Capturing the ears, hearts and minds of thousands of fans is a feat for any band to accomplish. To keep that fan base with a transition in sound is another. For The Front Bottoms, that would mean eight years of hard work down the drain. But, for the most part, ‘Back On Top’ is a smooth, less radical transition.
What gained the New Jersey folk-punk outfit a fan base to entertain on the road was their sense of authenticity in sound. The band’s self-titled record hit home in 2011 with hit after hit. It didn’t matter that ‘Flashlight’ or ‘Rhode Island’ weren’t big commercial hits; the two-piece had genuine lyrics and a stripped back sound centred around vocalist Brian Sella‘s simple acoustic guitar riffs.
Fast forward four years and we have a slightly different story. ‘Back On Top’ has seen The Front Bottoms sign to a new label and record their second album as a four-piece. There’s a differentiation in sound and, instead of singing about taking steroids and drinking beers, we have songs about the trials of growing up and getting sick of partying all the time.
Transitioning sound is never easy. What made ‘Flashlight’ such a hit for Sella and co. was its low production value and authentic lead guitar sound. It was a song anyone could play while also being their favourite song to see live. It was simple. Contrast that with ‘Historic Cemetery’ and things seem different. Heavy distorted guitars and thunderous drum fills is a far cry from The Front Bottoms of yesteryear, but the captivating singalong lyricism is still ever present.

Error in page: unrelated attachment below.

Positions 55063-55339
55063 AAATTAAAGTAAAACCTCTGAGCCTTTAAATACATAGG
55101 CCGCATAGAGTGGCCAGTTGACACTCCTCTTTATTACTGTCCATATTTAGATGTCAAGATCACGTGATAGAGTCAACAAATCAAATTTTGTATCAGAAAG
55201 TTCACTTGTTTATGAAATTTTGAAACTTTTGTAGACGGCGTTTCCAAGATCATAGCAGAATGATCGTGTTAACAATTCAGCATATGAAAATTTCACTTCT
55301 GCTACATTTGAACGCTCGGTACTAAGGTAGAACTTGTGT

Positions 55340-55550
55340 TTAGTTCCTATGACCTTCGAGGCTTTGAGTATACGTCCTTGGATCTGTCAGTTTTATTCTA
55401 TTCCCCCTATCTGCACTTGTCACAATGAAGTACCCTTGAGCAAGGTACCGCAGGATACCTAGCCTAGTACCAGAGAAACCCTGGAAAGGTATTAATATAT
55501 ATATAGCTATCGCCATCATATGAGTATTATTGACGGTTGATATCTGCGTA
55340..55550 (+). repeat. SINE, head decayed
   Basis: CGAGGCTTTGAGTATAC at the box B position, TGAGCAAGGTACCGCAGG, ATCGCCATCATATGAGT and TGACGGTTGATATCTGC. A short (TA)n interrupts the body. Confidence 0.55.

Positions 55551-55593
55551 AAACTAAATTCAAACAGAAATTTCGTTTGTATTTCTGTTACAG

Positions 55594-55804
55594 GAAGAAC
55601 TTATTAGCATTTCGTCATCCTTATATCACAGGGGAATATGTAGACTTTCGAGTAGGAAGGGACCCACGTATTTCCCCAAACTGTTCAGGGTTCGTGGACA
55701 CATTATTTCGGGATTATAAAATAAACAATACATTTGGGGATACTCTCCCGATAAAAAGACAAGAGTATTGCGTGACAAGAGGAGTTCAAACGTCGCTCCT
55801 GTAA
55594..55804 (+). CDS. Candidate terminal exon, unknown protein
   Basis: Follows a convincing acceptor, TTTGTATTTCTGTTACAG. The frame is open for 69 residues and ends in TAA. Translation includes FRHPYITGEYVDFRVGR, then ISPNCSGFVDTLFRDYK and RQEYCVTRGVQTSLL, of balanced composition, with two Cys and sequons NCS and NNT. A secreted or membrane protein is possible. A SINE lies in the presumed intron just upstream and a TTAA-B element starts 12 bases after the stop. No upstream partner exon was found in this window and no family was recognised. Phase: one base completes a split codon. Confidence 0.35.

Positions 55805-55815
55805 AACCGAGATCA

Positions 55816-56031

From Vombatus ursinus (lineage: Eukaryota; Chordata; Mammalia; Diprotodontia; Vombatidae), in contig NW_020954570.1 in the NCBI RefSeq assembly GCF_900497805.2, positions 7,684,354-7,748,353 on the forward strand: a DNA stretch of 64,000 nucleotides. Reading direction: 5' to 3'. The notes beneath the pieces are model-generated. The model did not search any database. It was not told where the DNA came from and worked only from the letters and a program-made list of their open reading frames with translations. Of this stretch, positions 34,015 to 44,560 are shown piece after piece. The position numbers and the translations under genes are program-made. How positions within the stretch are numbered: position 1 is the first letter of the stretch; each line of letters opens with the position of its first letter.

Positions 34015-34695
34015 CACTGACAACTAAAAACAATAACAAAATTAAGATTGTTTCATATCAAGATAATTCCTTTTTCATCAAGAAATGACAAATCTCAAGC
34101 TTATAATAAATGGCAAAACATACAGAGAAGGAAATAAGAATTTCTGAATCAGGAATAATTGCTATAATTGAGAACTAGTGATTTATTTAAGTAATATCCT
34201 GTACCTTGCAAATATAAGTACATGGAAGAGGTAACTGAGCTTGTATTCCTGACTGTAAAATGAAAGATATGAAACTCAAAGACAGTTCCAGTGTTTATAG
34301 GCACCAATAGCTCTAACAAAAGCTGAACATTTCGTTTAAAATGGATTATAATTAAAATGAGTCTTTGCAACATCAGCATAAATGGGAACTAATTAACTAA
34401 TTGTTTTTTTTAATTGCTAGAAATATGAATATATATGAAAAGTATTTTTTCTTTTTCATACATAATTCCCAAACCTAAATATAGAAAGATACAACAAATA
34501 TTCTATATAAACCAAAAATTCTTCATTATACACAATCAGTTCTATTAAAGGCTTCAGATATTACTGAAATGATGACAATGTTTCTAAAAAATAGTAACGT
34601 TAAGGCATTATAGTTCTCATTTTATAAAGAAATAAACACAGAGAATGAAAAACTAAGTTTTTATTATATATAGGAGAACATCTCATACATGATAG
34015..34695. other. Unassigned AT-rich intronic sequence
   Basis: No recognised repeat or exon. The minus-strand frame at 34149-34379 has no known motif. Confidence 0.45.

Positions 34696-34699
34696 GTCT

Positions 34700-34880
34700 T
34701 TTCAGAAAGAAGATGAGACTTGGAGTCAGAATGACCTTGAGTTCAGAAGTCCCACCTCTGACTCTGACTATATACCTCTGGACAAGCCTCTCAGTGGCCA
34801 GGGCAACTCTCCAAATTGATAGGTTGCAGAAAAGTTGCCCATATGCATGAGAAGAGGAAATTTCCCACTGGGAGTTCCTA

Sella never falls short of coming up with a sombre moment on this record. From yearning over days gone by in ‘Historic Cemetery’ to the melancholic ‘West Virginia’, and ‘Laugh Till I Cry’ talks of growing out of the drunkenness. But, Sella does fall short drastically by falling into the platitude singalong on ‘Plastic Flowers’, so much so that it almost feels evangelical: “I believe that someone out there has a plan for me, even if I don’t know it yet.”
Through all the pop keyboards, including the dreadful advertisement ready one of ‘The Plan (Fuck Jobs)’, and overdriven guitars and drums, ‘Back On Top’ can be largely enjoyable in areas. It becomes difficult not to sing along to ‘Laugh Till I Cry’ and opener ‘Motorcycle’, while ‘West Virginia’ brings a blissful nostalgia of Weezer that you begin to forget that that may have been what they were going for.
Written by Calvin Robinson (@CalvParty)